It looks as though Boro’s purchase of Paul Merson is yet another commercial coup for Steve ‘Baby Face’ Gibson.  Now, for the cost of a tin of red paint (and someone to paint out the ‘E’) he can transform those piles of returned/unsold Emerson shirts into something that the fans will be queuing up to buy...
Nick Morgan, Northallerton

Dear WSC

I’ve just read Tony Kinsella’s article about Eddie Colman (WSC No 125), and I thought I’d better correct the obvious mistake – next year is the 40th anniversary of the Munich air crash, not the 30th.  I’m also a bit distressed that he, as a Red, seems to be giving credence to the myth that United draw their main support at Old Trafford from ‘foreigners’. This accusation is the last refuge of the jealous City fan. As a survey by the local radio station a few years ago made clear, United’s support in Manchester is greater than City’s. In addition, the latest survey of Premier League supporters showed that over 75 of the regular attenders at Old Trafford are from the Manchester area. Incidentally, the club who have the greatest proportion of season-ticket holders from outside their area is the side that finished fourth in the latest two horse race – I’ll let you work out who it is.
Des Browning, via email

Dear WSC

Yes the play-offs are unfair, Graham de Max (Letters, WSC No 125), and of course at the end of a League season the highest-placed teams should be promoted. But anyone who was anywhere near Northampton towards the end of May could not possibly have missed the effect that a Wembley visit had on the club.  The whole county went Cobblers mad. There were 32,000 supporters at Wembley! The team travelled through Northampton in an open topped bus on the Monday at the head of the Spring Gala and were met by scenes usually associated with a cup final success.  Seasoned sports journalists who have seen the rugby team at Twickenham and the county cricket team at Lord’s said they have seen nothing like this. All this for finishing fourth in Division Three.  I have supported the club for over 30 years through thick and thin, mostly thin, and this was the best football day of my life. I have always been against the play-offs, but not now.  But the play-offs are unfair in other ways: we were playing off for fourth place in an atmosphere like a cup final, making wads of money (£100,000 to £250,000, depending on who you believe) and creating interest in the club that money couldn’t buy, whilst those well above us on merit slipped slowly into the close season without a murmur.  The turn out of supporters from Northamptonshire reinforces Roger Titford’s comments in WSC No 125 about the latent support for lower division clubs and the true viability of these clubs.  It seems a shame that Hereford United, in an area lacking other clubs, should be replaced by Macclesfield, from the most populated area, football club-wise, in the country. Macclesfield are more than worthy from a football point of view, but I hope that their crowds increase from their Conference level or they won’t last long.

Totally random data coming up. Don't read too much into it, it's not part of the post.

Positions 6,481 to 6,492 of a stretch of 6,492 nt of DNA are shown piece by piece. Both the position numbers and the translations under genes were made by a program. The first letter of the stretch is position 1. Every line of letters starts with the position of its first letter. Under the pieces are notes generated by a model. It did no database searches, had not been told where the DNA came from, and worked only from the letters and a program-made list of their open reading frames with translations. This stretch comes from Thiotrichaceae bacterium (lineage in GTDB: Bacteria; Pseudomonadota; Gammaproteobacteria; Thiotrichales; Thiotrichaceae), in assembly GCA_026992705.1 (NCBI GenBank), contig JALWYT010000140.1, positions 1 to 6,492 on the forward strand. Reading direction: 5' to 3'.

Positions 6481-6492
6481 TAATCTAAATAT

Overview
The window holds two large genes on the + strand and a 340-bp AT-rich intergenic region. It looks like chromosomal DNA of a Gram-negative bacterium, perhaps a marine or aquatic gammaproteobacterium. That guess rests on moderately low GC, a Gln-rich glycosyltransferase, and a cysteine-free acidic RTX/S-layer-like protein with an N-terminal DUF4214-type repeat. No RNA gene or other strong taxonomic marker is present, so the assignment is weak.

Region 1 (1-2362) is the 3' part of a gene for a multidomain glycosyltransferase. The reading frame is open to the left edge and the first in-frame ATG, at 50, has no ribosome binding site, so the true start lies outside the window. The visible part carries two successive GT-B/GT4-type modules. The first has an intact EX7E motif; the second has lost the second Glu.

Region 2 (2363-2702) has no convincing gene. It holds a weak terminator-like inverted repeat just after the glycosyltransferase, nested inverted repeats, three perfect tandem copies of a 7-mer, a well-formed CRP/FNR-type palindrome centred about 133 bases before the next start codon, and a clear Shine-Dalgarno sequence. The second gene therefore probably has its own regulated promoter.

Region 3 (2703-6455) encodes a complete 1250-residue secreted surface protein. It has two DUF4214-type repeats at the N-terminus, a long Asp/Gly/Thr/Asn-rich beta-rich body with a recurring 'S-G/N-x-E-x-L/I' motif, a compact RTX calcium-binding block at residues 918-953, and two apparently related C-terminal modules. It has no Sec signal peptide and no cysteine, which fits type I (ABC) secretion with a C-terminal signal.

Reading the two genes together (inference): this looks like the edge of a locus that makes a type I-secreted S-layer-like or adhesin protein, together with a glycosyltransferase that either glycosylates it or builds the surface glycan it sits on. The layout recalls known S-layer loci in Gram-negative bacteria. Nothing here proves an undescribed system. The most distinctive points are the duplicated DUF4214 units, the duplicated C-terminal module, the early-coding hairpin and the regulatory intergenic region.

Bill Craven, Daventry

Dear WSC

I have recently been witness to the phenomenon of lightning striking twice. I am currently residing in the Japanese city of Sapporo where Diego Maradona’s brother, Hugo, plays for the local team, Consodole Sapporo of the JFL (the division below the fast fading J-League).  During a recent game in which Consodole were leading 3-0, a cross came in from the left and Maradona, unmarked, appeared to head the ball home from six yards out. However, the fat and talented one’s slimmer but less talented brother actually punched the ball home and was subsequently booked for his audacity. (Justice at last, maybe!)  It appears that either I have unearthed a family trait or God now has his hands full...